Good evening. Today we celebrate Maundy Thursday. Maundy Thursday is sometimes called Holy Thursday, and sometimes Covenant Thursday. It has been celebrated over the years in a number of ways. It has been celebrated with a feast, since Jesus and His disciples ate together then. It has been celebrated by giving money gifts to the poor. It has been celebrated with footwashing, since Jesus modeled this servant attitude by washing His disciples’ feet on that evening. But most universally, the church has celebrated Holy Eucharist, or Holy Communion on this night since this day is the anniversary of the first Lord’s Supper.
The Lord’s Supper (or Holy Eucharist or Holy Communion) is one of the three oldest rituals of the church (along with Baptism and Footwashing).
Some people celebrate holy communion because they believe that they are given a special blessing from God every time they do it. I remember a woman talking to my mom many many years ago. My mom’s friend asked my mom how often is Eucharist done at her church. My mom said that it is done once a month. Her friend, <clicked her tongue> and said “How sad. At our church we do it every Sunday.” Now there is nothing wrong with doing it every Sunday. Maybe it is even a good idea. However, I suspect that my mom’s friend believed that she was getting blessed by God every week, while my mom was getting blessed only once a month.
In our church, we understand Holy Communion as an important symbol. And this symbol speaks to us in several ways.
First. It is meant to be a Symbol of Remembrance.
Paul states in I Cor. 11: 26,
For as often as you eat this bread and drink this cup, you proclaim the Lord’s death until He comes. There are three times here. As often as you eat this bread and drink this cup means NOW. You proclaim the Lord’s death… PAST. … until He comes…. FUTURE. This ritual links together us with our faith in what Jesus did in the past through His death… with what He promised to do in the future.
But it goes even further than that. This is because the Lord’s Supper was part of the Passover Feast… a Jewish holy event that celebrates God freeing the Israelites from bondage in Egypt.
In the Lord’s supper we are joined with the Israelites burdened under the load of slavery. We join with them as they are freed by God to follow Him to the Promised Land.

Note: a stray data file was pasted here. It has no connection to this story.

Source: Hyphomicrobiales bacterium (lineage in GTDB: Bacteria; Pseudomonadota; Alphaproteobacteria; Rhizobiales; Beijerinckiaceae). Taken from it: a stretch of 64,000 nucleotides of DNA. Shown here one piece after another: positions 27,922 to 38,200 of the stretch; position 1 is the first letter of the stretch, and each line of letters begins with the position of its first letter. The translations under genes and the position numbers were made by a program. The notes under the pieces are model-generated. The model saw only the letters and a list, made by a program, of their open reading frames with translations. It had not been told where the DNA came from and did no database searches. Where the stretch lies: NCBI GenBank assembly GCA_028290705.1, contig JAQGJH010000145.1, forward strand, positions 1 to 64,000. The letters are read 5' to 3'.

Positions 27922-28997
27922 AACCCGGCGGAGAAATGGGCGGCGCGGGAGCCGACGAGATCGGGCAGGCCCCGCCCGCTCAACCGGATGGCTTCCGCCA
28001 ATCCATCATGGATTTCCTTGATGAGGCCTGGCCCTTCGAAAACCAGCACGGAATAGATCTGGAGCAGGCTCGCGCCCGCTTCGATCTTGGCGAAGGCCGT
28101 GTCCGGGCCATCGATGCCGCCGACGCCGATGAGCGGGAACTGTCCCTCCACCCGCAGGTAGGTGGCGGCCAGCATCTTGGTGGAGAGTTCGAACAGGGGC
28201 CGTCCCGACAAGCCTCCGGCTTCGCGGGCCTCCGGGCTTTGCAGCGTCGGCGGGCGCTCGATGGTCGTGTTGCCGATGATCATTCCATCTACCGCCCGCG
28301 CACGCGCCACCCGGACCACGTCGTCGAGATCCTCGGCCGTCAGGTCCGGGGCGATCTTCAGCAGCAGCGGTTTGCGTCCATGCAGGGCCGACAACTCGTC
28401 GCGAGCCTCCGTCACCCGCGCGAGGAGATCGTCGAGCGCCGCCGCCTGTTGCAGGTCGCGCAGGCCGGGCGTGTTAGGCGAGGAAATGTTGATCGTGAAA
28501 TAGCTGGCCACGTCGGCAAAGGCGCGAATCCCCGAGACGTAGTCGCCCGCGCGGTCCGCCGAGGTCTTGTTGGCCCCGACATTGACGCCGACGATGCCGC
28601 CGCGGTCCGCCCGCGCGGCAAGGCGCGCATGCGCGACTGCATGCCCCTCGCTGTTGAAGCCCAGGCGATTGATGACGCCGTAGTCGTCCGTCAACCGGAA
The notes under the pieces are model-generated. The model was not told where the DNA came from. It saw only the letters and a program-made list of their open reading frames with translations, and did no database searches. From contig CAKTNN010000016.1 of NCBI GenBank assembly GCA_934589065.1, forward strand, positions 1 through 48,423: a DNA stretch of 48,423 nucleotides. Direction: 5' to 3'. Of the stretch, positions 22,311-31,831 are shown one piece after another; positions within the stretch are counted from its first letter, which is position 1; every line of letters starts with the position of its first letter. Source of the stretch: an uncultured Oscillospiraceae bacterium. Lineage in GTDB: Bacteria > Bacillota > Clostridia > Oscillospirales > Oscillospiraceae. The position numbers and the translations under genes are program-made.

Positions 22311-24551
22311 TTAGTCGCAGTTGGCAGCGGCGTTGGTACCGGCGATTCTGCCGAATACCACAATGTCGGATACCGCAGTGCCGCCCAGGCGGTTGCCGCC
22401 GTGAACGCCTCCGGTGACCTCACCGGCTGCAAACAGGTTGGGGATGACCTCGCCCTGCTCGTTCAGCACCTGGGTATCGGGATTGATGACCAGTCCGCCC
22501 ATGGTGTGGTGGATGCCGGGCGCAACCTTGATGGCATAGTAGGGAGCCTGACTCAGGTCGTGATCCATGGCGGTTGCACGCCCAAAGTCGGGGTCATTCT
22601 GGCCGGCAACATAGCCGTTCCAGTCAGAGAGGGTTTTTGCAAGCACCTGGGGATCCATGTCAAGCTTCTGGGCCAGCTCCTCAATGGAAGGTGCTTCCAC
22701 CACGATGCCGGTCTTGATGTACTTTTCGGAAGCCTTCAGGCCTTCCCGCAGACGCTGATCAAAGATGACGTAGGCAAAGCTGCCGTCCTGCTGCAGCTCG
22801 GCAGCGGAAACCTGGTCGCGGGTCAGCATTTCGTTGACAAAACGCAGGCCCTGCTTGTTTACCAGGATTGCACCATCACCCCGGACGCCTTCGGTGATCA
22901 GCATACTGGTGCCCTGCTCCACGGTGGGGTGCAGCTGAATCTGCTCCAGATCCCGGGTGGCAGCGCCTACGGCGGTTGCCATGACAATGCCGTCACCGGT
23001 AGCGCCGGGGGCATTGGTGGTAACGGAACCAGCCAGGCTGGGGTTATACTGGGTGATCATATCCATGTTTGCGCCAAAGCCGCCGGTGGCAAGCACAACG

In the Lord’s supper we are also joined with the disciples who sat at the table as Jesus said, “I tell you I will not drink again of this fruit of the vine until that day when I drink it new with you in my Father’s kingdom.”
It is wise at this time to stop to meditate on the mystery and seriousness of our own spiritual history in Christ… as we join with Christians in all parts of the world for close to 2000 years who look forward to the return of Christ and the hope that He brings through His death on the cross for us.
<Pray that we do not forgot all that God has done for us and promised to do.>
Second. It is a Symbol of Christ’s Presence
Jesus used the bread and the wine as symbols of His presence. He reinterpreted the Passover bread as His body. He reinterpreted the Passover wine as His blood. Some have chosen to see this as literal… as if the bread is the literal flesh of Jesus and the wine is the literal blood of Jesus. In our church we accept the wisdom of the early church fathers who saw this as a metaphor. The bread and the wine symbolize the presence of Jesus with us. And when we eat the bread and drink the wine, we show that we not only recognize that Christ is with us, but that we partake of His presence. We see this continue after His resurrection in joining the disciples on the Road to Emmaus to join Him in food and drink, as well as when He joined His disicples. We are declaring are allegiance to Christ and fellowship with Him.